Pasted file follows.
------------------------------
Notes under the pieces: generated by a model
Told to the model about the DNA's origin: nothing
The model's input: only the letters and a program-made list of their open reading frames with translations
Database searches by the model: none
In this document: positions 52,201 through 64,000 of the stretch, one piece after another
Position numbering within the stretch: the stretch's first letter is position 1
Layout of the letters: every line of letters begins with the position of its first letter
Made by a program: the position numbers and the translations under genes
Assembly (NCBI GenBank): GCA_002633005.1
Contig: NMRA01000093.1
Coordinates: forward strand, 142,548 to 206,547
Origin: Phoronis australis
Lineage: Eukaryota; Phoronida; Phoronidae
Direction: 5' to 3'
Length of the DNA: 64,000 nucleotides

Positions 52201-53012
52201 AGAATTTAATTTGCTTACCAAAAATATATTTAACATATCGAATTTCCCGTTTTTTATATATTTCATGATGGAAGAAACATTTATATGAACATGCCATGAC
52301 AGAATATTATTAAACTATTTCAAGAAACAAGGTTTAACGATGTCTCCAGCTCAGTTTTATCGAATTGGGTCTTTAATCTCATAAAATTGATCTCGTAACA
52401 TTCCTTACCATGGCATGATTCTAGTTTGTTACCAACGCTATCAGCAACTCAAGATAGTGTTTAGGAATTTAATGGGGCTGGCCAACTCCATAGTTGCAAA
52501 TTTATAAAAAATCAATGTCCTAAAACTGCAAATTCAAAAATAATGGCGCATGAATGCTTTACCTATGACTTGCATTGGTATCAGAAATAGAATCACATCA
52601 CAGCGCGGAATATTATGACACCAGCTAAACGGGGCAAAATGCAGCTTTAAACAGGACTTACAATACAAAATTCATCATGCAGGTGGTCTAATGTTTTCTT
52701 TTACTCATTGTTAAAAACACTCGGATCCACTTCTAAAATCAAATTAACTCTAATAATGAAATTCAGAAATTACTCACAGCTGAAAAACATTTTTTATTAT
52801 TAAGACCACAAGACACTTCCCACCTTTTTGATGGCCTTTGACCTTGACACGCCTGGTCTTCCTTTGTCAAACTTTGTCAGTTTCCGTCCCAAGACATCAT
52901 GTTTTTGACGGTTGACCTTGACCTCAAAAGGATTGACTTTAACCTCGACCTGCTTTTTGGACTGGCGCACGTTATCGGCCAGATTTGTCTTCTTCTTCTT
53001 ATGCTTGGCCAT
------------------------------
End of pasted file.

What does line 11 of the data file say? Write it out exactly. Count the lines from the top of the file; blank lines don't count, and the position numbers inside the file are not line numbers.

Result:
Coordinates: forward strand, 142,548 to 206,547